Dearman’s Chief Engineer, Henry Clarke gave a talk about the liquid nitrogen-fuelled Dearman Engine at the Birmingham University for the Automobile Division of the Institute of Mechanical Engineers.

The talk covered the development and applications of the Dearman Engine and the role the clean cold experts from Birmingham University research has played in helping Dearman’s development of its novel piston driven engine making headway in the market.

The Dearman Engine is a lot like a high-pressure steam engine but driven by the expansion of liquid nitrogen or liquid air. The low boiling temperature of liquid nitrogen means that ambient heat can be used as a heat source, eliminating the need for traditional fuel.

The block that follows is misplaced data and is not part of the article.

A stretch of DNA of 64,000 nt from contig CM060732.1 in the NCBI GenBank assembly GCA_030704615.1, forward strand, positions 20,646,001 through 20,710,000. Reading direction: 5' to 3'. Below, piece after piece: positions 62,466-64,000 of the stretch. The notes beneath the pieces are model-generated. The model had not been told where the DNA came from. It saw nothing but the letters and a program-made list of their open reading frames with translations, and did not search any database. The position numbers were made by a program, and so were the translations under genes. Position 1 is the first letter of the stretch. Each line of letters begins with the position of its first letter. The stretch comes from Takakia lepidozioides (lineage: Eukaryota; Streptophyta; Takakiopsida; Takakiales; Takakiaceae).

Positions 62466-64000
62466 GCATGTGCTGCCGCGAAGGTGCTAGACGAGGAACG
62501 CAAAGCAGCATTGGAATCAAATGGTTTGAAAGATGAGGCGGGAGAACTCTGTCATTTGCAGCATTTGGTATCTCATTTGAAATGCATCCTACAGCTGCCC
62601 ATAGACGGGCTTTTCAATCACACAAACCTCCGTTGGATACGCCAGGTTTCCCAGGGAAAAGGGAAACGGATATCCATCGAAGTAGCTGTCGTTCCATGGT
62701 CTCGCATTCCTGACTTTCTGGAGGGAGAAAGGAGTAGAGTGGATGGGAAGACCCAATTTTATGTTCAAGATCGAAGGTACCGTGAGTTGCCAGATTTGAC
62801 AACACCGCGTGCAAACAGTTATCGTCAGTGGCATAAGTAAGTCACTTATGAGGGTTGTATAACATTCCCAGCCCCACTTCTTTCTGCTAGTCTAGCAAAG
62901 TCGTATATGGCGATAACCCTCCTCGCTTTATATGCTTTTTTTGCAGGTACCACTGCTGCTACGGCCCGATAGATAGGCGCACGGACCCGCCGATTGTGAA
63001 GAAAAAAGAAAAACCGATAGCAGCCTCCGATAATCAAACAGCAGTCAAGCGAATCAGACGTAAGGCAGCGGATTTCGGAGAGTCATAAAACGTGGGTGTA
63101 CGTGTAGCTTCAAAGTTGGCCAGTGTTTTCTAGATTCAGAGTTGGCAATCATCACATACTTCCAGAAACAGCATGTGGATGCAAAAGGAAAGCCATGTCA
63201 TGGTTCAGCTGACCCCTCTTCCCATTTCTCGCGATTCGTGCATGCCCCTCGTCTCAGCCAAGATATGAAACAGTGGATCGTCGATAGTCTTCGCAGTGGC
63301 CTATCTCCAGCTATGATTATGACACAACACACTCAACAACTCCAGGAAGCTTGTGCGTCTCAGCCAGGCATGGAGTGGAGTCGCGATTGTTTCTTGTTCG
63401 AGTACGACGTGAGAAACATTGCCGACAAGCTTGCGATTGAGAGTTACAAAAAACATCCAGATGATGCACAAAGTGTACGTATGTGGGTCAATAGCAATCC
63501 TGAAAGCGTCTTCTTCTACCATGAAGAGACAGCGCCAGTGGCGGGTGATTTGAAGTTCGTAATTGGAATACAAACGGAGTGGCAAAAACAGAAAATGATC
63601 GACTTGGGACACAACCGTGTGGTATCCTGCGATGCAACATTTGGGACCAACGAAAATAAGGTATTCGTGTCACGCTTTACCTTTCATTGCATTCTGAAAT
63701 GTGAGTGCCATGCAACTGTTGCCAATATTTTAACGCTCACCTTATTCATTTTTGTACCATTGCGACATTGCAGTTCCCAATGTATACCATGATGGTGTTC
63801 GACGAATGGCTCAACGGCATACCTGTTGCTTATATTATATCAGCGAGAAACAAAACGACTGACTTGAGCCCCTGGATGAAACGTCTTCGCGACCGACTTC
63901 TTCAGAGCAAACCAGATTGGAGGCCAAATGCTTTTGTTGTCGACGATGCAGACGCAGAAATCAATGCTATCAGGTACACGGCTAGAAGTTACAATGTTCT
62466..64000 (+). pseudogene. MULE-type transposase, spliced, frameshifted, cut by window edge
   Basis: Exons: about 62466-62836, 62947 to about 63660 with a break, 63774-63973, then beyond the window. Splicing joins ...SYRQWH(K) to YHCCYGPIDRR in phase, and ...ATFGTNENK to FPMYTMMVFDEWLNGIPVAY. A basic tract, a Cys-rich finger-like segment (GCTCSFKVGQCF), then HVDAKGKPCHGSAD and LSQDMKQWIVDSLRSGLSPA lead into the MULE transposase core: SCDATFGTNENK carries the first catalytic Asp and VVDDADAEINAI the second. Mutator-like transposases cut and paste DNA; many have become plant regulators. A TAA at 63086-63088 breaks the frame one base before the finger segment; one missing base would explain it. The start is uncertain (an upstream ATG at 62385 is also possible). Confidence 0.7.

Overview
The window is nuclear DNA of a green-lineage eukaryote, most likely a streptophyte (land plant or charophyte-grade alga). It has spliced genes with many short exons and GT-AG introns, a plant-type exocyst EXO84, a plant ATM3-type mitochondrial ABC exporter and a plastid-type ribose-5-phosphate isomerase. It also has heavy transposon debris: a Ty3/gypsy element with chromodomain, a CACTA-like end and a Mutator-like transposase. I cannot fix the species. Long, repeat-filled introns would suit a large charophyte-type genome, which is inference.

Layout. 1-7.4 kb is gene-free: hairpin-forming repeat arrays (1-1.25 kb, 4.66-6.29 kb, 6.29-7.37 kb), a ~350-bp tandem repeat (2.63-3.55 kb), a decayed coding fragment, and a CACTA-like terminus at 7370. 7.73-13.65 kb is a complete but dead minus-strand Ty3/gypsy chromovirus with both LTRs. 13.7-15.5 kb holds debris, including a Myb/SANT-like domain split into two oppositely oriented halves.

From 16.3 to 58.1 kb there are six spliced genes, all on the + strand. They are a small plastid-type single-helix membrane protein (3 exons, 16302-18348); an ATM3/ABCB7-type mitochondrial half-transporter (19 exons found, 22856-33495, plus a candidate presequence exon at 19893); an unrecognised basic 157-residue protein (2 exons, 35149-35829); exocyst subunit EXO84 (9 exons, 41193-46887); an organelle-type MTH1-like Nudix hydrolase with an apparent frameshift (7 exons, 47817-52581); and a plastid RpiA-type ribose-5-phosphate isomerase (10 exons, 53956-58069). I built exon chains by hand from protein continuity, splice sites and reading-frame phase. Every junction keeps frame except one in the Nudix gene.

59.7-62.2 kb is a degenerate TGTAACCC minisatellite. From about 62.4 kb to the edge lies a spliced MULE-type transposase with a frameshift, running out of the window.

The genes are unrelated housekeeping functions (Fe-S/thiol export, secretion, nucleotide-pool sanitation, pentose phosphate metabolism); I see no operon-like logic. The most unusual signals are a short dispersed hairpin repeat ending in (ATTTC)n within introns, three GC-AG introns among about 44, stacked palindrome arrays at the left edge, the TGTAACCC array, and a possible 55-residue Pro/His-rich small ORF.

The only emission from the Dearman Engine is air or nitrogen, with no harmful emission of Nitrogen Oxides (NOx) or Particulate Matters (PMs).

Commenting, Henry Clarke, Dearman’s Chief Engineer said:

“On an engineering level the Dearman Engine appeals, but as someone who’s conscious for the need for clean, sustainable cold this talk at Birmingham University for IMechE gave me the chance to emphasize the possibilities and flexibility the Dearman System has for cooling.”

The talk also hit upon Dearman’s achievements since its founding in 2011, and the applications on the road and in use by some of Europe’s most environmentally conscious retailers and in the development of new automotive applications. From the Dearman Technology Centre in London, Dearman has been able to deliver sustainable clean cold and power. Cooling without the warming.

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